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The bulls**t explanation for firing Timberwolves GM Gerson Rosas at this point in the season

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“It never works out for them, something always goes wrong.” That's how Athletic's Timberwolves reporter Jon Krawczynski summed up the Wolves two days ago as a guest on The Lowe Post, and boy was he right. The best part about it is, at no point in the podcast did Krawczynski hint at any sort of instability within the Wolves. 48 hours later, he helped Shams Charania confirm the latest breaking news.

No one saw this coming. The Wolves were on everyone's mind as the most active team in the Ben Simmons trade speculation, and not a single reporter hinted at anything like this. Zach Lowe and Ramona Shelbourne reported something else that confirms this decision came out of the blue for everyone involved - Rosas was still holding meetings and going about his business Wednesday morning. Wednesday afternoon, he was told to clear out his office. If that's not enough, three letters from Karl-Anthony Towns made it clear players had no idea.

Why was Rosas fired?

The moment Shams broke the story, everyone went to the same thing - this has something to do with the Ben Simmons trade. The narrative pushed out there implies it's not. Multiple sources cite two major reasons for this decision. A toxic work environment and an "an intimate encounter with an individual within the team’s staff" (via Clevis Murray.) Seems like several people in the front office had problems with how Rosas was doing things, and they expressed their concerns to new ownership.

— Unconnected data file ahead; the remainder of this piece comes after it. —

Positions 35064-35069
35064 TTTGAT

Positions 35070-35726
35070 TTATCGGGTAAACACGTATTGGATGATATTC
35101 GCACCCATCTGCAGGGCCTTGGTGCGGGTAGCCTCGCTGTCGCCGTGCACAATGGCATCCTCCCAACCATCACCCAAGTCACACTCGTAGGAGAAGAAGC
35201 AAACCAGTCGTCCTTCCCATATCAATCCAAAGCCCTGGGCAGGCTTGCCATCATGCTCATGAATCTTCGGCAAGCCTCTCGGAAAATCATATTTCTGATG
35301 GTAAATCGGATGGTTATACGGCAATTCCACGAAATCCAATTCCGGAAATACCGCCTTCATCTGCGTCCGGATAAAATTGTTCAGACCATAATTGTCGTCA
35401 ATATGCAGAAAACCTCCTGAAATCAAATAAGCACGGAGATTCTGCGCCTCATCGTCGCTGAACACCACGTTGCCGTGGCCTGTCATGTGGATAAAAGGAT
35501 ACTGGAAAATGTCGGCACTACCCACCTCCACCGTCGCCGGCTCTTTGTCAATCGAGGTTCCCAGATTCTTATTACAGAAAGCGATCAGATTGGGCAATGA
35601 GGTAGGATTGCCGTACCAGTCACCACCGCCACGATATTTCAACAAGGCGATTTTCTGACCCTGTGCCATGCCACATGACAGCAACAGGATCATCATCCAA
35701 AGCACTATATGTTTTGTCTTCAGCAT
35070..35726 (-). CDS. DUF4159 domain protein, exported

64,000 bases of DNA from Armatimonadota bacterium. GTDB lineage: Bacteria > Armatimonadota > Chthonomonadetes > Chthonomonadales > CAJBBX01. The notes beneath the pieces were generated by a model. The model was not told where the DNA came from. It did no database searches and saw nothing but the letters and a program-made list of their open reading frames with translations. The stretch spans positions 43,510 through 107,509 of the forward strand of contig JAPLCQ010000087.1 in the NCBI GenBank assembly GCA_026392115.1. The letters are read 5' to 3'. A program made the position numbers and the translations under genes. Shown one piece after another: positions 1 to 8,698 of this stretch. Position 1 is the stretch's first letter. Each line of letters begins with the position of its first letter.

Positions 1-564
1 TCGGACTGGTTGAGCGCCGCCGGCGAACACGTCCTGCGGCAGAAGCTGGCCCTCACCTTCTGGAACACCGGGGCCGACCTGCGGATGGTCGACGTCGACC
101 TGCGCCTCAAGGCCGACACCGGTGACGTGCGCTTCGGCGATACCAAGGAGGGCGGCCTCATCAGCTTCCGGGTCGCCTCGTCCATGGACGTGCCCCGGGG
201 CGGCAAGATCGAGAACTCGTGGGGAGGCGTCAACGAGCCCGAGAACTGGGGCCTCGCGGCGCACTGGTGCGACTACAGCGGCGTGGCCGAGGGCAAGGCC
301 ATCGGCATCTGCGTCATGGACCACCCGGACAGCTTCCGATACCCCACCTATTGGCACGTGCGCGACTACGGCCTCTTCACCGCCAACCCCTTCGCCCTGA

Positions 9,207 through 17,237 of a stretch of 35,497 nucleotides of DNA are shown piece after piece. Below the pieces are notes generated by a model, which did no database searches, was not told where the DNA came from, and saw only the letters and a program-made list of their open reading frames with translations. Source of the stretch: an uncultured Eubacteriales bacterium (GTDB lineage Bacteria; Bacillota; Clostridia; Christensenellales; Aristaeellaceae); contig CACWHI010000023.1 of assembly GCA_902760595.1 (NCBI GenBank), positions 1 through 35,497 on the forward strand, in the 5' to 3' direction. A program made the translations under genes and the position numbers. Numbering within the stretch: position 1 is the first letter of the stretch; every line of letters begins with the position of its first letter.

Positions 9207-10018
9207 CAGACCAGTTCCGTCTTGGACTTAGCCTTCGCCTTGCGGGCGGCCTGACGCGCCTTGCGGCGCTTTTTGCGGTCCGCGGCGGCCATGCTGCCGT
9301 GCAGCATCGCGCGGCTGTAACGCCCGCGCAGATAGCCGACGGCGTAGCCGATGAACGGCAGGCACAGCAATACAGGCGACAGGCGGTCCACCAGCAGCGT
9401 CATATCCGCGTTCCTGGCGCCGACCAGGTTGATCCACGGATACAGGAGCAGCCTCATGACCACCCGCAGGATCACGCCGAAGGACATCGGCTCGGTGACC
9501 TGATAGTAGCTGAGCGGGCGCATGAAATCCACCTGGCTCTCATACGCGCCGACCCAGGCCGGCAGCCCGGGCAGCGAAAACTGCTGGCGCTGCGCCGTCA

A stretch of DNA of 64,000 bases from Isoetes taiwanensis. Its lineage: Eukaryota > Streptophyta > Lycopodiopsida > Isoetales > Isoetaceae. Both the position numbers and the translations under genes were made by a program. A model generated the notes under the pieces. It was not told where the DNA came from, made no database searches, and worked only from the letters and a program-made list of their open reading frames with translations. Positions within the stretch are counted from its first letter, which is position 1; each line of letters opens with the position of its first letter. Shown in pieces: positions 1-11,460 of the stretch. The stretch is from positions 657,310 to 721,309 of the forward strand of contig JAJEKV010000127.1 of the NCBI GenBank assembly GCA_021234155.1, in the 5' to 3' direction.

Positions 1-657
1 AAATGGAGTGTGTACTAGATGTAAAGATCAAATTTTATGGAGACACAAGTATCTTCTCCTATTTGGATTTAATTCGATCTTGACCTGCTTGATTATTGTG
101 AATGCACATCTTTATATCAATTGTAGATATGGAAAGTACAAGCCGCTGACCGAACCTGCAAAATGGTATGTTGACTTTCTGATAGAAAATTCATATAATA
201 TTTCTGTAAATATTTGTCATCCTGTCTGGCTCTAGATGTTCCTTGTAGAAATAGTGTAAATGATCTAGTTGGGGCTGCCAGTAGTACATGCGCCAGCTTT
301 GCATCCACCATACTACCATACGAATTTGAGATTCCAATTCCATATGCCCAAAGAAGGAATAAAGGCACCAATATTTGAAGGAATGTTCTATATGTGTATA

While Glen Taylor is still the managing owner, Marc Lore and Alex Rodriguez have started an in-depth analysis of the organization, and the understanding is they will take over within two years. According to ESPN, "owners Marc Lore and Alex Rodriguez had been evaluating Rosas' performance this summer and had planned to relieve him of his duties at some point." The decision to do it now was made after they found out Rosas was involved in a consensual relationship with an employee. A relationship sources said the organization “does not believe violated any of its internal policies

Funny enough, Bill Simmons was talking about the "new owner syndrome" in his latest podcast - the need new owners have to do something major, and it often results in rash decisions. The only thing is, Simmons was talking about the Utah Jazz. Seems like the unusual timing and obviously abrupt decision making can be in part connected to that.

“It is also the culmination of months of evaluation by ownership and the franchise’s high-ranking officials about the state of Rosas’ leadership and the direction of the franchise under his watch. Ownership has listened to a vocal contingent of staffers express concern about the way Rosas conducted his business, sources told The Athletic, and finally came to the conclusion that they could not wait any longer to address the situation.

Jon Krawczynski and Shams Charania, The Athletic